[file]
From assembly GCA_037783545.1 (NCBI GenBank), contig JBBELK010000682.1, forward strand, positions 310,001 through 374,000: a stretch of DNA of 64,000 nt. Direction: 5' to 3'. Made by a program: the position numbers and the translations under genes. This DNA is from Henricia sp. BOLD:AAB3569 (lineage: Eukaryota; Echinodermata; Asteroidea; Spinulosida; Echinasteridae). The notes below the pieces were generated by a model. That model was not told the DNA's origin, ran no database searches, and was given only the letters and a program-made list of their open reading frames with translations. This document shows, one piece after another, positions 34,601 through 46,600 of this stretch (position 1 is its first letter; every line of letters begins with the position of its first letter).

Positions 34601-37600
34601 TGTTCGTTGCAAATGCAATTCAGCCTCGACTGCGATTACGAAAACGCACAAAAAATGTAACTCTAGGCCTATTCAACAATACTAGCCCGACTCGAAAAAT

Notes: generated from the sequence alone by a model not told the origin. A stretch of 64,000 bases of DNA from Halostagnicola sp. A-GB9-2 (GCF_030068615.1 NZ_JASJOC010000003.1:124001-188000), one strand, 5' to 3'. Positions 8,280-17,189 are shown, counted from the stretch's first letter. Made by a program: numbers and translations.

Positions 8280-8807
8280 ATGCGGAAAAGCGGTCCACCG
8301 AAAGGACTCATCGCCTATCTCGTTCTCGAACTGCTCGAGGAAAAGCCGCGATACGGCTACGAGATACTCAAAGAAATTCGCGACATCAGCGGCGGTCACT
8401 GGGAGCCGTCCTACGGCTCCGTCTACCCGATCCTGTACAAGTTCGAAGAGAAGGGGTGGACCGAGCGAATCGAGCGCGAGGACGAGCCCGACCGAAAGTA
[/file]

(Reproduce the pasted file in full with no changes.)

From assembly GCA_037783545.1 (NCBI GenBank), contig JBBELK010000682.1, forward strand, positions 310,001 through 374,000: a stretch of DNA of 64,000 nt. Direction: 5' to 3'. Made by a program: the position numbers and the translations under genes. This DNA is from Henricia sp. BOLD:AAB3569 (lineage: Eukaryota; Echinodermata; Asteroidea; Spinulosida; Echinasteridae). The notes below the pieces were generated by a model. That model was not told the DNA's origin, ran no database searches, and was given only the letters and a program-made list of their open reading frames with translations. This document shows, one piece after another, positions 34,601 through 46,600 of this stretch (position 1 is its first letter; every line of letters begins with the position of its first letter).

Positions 34601-37600
34601 TGTTCGTTGCAAATGCAATTCAGCCTCGACTGCGATTACGAAAACGCACAAAAAATGTAACTCTAGGCCTATTCAACAATACTAGCCCGACTCGAAAAAT

Notes: generated from the sequence alone by a model not told the origin. A stretch of 64,000 bases of DNA from Halostagnicola sp. A-GB9-2 (GCF_030068615.1 NZ_JASJOC010000003.1:124001-188000), one strand, 5' to 3'. Positions 8,280-17,189 are shown, counted from the stretch's first letter. Made by a program: numbers and translations.

Positions 8280-8807
8280 ATGCGGAAAAGCGGTCCACCG
8301 AAAGGACTCATCGCCTATCTCGTTCTCGAACTGCTCGAGGAAAAGCCGCGATACGGCTACGAGATACTCAAAGAAATTCGCGACATCAGCGGCGGTCACT
8401 GGGAGCCGTCCTACGGCTCCGTCTACCCGATCCTGTACAAGTTCGAAGAGAAGGGGTGGACCGAGCGAATCGAGCGCGAGGACGAGCCCGACCGAAAGTA